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No. IX.

MAY, 1828.

For the New Jerusalem Magazine.


(Continued from page 232.)

In the last number of the Magazine we gave some account of the early part of Swedenborg's life, and introduced a letter of hist detailing the principal events of his life. In the present number, we shall commence by giving some account of the principal works which he wrote previously to his illumination, and which were alluded to in our last number.

The Opera Philosophica et Mineralia, Philosophical and Mineral Works, 3 vols. folio, published in 1734, are, in fact, three distinct works, each treating upon distinct subjects, and each dedicated to different men. But as they were published together, and were always alluded to by Swedenborg as one work, we shall consider them as one. It was published in a very elegant style, at the expense of Ludovicus Rodolph, Duke of Brunswick, at whose court Swedenborg tarried for some time, receiving from him many inarks of favour.

The first volume is entitled The Principles of Natural Things, or, New Attempts at a Philosophical Explanation of the Phænomena of the Elementary World. It is generally called Swedenborg's Principia. It is dedicated to the Duke of Brunswick, has an engraved likeness of Swedenborg, and is adorned with many fine engravings, and copper plates, illustrative of the several subjects treated of. In the introduction, he treats at large upon "the means which lead to true philosophy; also upon "what constiThe means conducive to true

tutes a truly philosophical man." philosophy are considered threefold;

First, Experience; which is defined to be the knowledge of every thing in the world of nature, that is capable of being received by the medium of the senses:



Secondly, Geometry, and Rational Philosophy; by means of which we are enabled to compare our experiments, to digest them analytically, to reduce them to laws, rules, and analogies, and thence to arrive at some more remote principle or fact which before was unknown:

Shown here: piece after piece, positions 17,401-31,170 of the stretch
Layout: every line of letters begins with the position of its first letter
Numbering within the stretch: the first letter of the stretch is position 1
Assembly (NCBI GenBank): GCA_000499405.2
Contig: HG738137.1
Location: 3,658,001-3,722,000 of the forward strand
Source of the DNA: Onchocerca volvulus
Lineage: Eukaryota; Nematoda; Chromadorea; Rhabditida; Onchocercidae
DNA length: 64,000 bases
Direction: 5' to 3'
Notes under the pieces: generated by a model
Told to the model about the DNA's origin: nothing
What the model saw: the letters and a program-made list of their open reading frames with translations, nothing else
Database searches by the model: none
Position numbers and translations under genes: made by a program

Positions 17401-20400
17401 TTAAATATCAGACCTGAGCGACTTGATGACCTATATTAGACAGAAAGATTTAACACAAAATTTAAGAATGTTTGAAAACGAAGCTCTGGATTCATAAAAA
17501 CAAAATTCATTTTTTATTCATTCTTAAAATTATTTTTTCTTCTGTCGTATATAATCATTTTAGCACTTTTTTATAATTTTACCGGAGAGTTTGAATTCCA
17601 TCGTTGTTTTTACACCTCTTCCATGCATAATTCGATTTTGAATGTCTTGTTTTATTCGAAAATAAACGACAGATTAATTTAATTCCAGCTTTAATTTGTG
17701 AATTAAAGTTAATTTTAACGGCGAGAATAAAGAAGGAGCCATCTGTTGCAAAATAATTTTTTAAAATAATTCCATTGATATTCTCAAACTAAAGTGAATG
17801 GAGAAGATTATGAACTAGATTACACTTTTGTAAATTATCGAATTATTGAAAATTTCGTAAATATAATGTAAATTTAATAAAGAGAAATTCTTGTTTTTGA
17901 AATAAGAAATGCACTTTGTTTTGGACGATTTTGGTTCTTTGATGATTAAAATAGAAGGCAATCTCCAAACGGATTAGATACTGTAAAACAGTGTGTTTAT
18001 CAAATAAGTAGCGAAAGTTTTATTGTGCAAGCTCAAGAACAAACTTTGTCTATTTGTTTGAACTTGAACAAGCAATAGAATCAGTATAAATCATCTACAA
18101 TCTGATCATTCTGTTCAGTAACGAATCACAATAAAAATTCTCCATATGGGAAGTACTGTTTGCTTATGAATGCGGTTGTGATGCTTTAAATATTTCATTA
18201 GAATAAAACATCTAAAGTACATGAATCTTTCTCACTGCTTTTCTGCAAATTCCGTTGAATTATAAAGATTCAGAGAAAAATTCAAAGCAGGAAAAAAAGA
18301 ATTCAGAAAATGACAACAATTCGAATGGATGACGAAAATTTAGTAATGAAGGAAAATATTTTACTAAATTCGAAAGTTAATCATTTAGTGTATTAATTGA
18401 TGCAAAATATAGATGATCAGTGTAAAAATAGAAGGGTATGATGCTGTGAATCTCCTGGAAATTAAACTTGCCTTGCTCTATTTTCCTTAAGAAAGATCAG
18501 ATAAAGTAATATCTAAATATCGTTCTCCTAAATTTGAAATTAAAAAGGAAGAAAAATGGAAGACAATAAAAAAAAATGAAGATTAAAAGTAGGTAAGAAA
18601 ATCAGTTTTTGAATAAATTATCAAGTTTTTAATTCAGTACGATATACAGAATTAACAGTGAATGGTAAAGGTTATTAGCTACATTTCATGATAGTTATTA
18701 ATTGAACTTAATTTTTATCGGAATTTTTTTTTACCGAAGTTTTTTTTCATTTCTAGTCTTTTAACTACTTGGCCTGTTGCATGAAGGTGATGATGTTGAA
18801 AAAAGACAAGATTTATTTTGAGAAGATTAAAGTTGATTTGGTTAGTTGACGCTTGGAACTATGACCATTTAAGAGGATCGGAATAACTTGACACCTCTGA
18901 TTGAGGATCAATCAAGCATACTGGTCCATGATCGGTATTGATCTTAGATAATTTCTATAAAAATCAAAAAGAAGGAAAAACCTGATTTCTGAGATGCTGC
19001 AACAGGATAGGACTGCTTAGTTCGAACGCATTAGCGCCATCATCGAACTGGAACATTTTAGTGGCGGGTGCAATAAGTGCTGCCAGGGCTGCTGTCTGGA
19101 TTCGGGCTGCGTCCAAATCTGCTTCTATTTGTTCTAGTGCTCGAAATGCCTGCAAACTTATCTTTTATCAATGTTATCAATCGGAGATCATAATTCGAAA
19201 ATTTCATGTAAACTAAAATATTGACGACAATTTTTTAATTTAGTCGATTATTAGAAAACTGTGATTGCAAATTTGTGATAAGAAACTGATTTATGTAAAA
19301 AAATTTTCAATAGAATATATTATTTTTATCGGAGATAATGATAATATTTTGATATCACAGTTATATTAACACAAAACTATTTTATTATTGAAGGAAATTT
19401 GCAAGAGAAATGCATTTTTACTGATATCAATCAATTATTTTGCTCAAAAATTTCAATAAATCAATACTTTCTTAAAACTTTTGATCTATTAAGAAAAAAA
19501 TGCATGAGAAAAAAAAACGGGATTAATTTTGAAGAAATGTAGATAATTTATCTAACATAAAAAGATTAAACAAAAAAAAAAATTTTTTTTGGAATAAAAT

Thirdly, The Faculty of Reasoning, or of thinking rationally (facultas ratiocinandi); by which is understood the faculty of comparing the several parts of knowledge and experience, and presenting them distinctly to the soul: the faculty of reasoning justly, and of arriving at the end in view by proper means, which are experiment and geometry, is peculiar to the rational man.

With regard to what constitutes a true philosopher, he says, "When we speak of a true philosopher, we understand a man, who has ability, by the assistance of the means above treated of, to arrive at first causes, and to obtain a knowledge of those things in the mechanical world which are invisible and remote from the senses; and who is afterwards capable of reasoning, a priori, from principles or causes, concerning the world and its phænomena, both in physics, chemistry, metallurgy, and all other sciences or subjects which acknowledge the empire of mechanical principles; and who can thus, as from a central point, take a survey of the whole compass of the mundane system, and of mechanical and philosophical science."* It is maintained that no one can become a true philosopher who is not a good man; that previous to the fall, when man was in a state of integrity, he had all the essentials of philosophy and wisdom without being obliged to acquire them by a laborious external application of the mind.

The Principia is divided into three parts. The first part treats of creation in general.†

The second part treats on Magnetism and the variations of the magnetic needle. This has been translated into English by Dr. Edwin A. Atlee, of Philadelphia, and will be published whenever sufficient encouragement is given. The third part treats of the sun and its vortex, of the creation of the planetary earths from the sun, of paradise and the first man. It is remarkable that, in treating on the creation of the planets in our solar system, he speaks

* Per verum philosophum intelligimus illum, qui per dicta media ad ipsas causas et cognitionem rerum in mundo mechanico invisibilium et a sensibus remotarum pervenire potuerat; ut dein ex priori, a principiis seu a causis de mundo, et ejus phænomenis, tam physicis, chymicis, quam metallurgicis et aliis rebus imperio mechanismi subjectis, ratiocinari possit; et sic ex centro totum ambitum mundi, mechanismi et philosophiæ suæ permetiri.